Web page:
The Steve Hackett Interview

As the guitarist for Genesis from 1970 to 1977, Steve Hackett brought a refined sensibility to the music with an understated, yet calculated style. Genesis’ progressive leanings of the times allowed a lot of latitude and Hackett continually honed his chops and expanded his palette even as his stake within the group slowly diminished. When he left, he’d already dipped his toe in solitary waters with his first solo album Voyage Of The Acolyte. He didn’t hesitate in pursuing a variety of avenues to test the limits of his capabilities, issuing over 20 solo albums, collaborating in the 80s with Yes guitarist Steve Howe in GTR, and more recently, with Yes bassist Chris Squire in Squackett.

He has not enjoyed the commercial accolades of Phil Collins or Peter Gabriel, but respect for Steve Hackett has never waned. The classic lineup of Genesis that included Hackett is still revered by many as a sacred cow, something that cannot be replicated without careful attention to detail and care. So far, the guitarist has been the only one of the five (Hackett, Collins, Gabriel, Mike Rutherford and Tony Banks) who has dared to reintroduce that music to the public with his Genesis Revisited tours. Since 2012, Hackett and his crack band playing Genesis music has been welcomed with open arms and now a regular part of the guitarist’s repertoire. At the same time, that step back has only inspired him to move forward.

For 2015, Steve Hackett has unveiled Wolflight, his first new studio album in four years. Overflowing with allegory and strange, exotic instrumentation, it may be his most ambitious album yet. During our half-hour chat, Hackett took me through the process of making Wolflight, name-checking historical and geographical points of interest, along with the many musicians who appear on the record. It was daunting to get it all down, but I couldn’t resist the rich embellishments at each turn. As he would tell me, “it’s really about the music,” and in talking with Steve Hackett, it really is about the music and little else, especially the glitz, ego and competitive nature of Genesis that revealed itself in Sum Of The Parts, the 2014 documentary about the band. Oh yeah, we talked a little about that too.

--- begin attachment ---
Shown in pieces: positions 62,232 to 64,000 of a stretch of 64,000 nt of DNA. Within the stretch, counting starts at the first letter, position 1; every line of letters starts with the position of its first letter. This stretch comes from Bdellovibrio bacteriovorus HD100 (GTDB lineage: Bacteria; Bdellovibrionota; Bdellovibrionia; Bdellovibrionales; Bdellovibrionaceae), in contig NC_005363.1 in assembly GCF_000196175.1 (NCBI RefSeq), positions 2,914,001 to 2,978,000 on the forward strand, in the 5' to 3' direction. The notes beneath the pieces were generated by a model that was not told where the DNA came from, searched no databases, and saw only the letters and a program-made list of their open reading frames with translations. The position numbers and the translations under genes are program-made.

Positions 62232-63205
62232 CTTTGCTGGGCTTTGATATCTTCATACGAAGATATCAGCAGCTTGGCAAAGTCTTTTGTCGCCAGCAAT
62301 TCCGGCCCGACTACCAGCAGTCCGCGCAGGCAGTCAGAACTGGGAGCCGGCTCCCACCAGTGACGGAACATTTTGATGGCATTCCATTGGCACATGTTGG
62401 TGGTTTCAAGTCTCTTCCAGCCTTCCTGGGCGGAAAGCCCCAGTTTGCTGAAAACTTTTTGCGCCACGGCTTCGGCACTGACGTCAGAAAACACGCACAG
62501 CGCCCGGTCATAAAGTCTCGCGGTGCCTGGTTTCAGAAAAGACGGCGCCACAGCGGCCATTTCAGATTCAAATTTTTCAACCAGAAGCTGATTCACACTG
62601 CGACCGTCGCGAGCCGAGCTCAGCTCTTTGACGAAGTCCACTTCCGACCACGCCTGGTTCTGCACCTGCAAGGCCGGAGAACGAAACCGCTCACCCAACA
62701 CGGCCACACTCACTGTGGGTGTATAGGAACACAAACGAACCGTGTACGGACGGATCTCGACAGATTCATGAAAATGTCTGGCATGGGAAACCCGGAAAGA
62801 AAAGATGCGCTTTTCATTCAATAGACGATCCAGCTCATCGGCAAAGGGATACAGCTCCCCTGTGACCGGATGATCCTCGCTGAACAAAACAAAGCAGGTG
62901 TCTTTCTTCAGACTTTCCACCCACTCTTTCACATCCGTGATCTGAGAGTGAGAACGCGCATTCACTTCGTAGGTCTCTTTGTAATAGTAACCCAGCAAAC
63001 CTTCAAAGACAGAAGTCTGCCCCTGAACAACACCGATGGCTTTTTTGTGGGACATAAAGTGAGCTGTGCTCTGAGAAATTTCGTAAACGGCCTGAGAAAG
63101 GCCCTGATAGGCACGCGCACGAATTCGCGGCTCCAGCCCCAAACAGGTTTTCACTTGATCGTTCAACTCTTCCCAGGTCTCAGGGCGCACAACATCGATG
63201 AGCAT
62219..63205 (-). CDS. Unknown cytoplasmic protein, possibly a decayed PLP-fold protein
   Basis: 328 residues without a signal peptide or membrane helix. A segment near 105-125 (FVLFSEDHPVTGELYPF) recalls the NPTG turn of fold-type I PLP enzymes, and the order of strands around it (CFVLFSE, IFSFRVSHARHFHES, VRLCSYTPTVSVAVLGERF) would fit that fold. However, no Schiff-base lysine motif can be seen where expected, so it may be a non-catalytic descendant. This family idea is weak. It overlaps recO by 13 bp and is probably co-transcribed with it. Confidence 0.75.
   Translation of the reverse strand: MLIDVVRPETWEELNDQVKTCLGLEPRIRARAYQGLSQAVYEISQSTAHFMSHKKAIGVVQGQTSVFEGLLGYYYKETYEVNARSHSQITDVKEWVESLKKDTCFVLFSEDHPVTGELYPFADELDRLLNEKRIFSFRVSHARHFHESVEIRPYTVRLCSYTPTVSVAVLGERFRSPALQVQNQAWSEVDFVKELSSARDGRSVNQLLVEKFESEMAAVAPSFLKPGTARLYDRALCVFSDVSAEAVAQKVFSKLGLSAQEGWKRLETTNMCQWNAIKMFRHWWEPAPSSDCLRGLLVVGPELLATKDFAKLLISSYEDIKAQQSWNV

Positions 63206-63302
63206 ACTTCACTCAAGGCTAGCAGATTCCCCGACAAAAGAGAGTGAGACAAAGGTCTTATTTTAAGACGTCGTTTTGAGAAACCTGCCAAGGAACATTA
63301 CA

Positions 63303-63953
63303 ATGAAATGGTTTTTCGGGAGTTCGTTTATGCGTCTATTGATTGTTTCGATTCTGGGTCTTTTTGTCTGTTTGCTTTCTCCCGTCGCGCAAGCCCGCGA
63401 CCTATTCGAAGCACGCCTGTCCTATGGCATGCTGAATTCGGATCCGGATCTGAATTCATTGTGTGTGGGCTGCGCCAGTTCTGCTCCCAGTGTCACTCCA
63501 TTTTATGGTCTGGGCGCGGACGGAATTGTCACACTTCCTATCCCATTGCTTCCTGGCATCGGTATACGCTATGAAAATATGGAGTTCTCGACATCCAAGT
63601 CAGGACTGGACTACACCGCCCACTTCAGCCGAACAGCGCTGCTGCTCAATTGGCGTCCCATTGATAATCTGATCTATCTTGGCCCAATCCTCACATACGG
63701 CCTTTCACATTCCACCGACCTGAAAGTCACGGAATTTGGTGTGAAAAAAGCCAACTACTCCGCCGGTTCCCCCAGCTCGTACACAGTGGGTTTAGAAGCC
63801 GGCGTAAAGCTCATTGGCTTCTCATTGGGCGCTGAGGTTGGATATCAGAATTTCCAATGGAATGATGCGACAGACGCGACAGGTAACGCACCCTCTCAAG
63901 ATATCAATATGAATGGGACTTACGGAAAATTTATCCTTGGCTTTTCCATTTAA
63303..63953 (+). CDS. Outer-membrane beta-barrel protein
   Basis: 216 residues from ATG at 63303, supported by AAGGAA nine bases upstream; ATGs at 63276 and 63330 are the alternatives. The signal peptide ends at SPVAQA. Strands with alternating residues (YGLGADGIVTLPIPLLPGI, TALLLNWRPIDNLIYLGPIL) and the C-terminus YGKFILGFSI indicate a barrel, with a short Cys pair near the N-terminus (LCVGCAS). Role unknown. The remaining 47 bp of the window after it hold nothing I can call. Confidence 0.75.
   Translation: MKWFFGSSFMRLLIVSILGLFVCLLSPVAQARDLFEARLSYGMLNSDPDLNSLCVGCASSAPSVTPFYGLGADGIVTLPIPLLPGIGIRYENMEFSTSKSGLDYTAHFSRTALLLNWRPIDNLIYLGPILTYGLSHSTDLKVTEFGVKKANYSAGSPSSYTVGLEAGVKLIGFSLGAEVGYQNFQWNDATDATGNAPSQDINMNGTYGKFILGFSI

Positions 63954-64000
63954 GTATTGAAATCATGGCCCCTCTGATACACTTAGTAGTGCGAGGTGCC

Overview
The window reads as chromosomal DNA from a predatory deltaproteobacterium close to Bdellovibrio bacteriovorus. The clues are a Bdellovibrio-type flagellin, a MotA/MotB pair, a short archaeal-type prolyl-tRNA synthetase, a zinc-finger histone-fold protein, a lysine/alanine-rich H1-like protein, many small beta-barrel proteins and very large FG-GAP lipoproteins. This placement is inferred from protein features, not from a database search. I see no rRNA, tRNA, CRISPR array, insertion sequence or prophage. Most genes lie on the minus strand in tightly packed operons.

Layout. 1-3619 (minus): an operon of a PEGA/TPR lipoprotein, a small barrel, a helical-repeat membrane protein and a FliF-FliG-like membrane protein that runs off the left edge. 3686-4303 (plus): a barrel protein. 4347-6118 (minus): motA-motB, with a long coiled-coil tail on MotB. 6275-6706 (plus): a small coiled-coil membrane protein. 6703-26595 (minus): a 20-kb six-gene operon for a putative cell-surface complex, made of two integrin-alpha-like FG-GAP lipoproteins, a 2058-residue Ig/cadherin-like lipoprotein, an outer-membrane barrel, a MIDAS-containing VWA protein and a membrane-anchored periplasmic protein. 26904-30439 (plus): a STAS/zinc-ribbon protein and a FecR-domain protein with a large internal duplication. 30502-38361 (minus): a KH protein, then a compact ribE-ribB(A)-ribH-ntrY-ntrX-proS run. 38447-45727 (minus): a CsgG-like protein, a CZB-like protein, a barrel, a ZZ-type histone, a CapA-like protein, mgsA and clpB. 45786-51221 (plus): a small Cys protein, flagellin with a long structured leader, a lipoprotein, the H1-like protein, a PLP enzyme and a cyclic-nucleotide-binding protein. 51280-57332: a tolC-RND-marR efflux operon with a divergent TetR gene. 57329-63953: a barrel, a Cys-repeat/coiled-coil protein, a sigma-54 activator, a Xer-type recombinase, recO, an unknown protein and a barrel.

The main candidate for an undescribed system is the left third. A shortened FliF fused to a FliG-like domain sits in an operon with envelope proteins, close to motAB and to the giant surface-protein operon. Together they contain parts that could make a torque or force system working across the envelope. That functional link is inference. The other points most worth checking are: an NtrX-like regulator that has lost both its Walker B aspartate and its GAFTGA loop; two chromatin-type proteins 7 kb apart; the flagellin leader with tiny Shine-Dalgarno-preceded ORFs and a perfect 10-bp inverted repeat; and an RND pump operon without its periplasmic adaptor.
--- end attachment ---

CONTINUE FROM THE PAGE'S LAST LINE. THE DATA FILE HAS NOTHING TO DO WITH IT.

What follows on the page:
Wolflight is your 26th solo album and your first since 2011. With all the touring you’ve been doing, how did you manage to find time to get in the studio and cut this record?

It was a close call. There wasn’t as much time as I wanted. A lot of it was planned out on paper. I don’t think recordings are always made in the studio, or even on the computer. They start in the imagination first of all. The small team that made it managed to turn in an extraordinary job, I think.

I have heard Wolfight described in a couple of different ways: the light before the dawn, a struggle for freedom on a journey travelling through both inner and outer space. Can you elaborate on what it is all about a bit?

Certainly. Many of the songs are really stories. I have to say we didn’t start out with the idea of a concept album. In terms of “Wolflight,” the earliest reference that we could find to that was Homer talking about Odysseus waking up in the “wolf-light,” in the hour before the dawn. Beyond that, wolves, in a way, have been a kind of a…I was thinking there’s a totem aspect with this. The title track, “Wolflight” itself, my wife Jo and I were writing about early people, the tribes that made up Europe and parts of Africa. They are the people who took on the Chinese — the people for whom the Great Wall was built to keep them out and the people who eventually brought down the Roman Empire. Those nomadic tribes adopted the wolf as totem. The wolf was man’s best friend long before the dog. Part of the history of this was looking back at those people and trying to write something convincing that might have been a snapshot of their lives in various stages of development. That might sound like a rather complex idea for a song, but in a sense it’s a little bit like doing a film, but a film for the ear rather than the eye.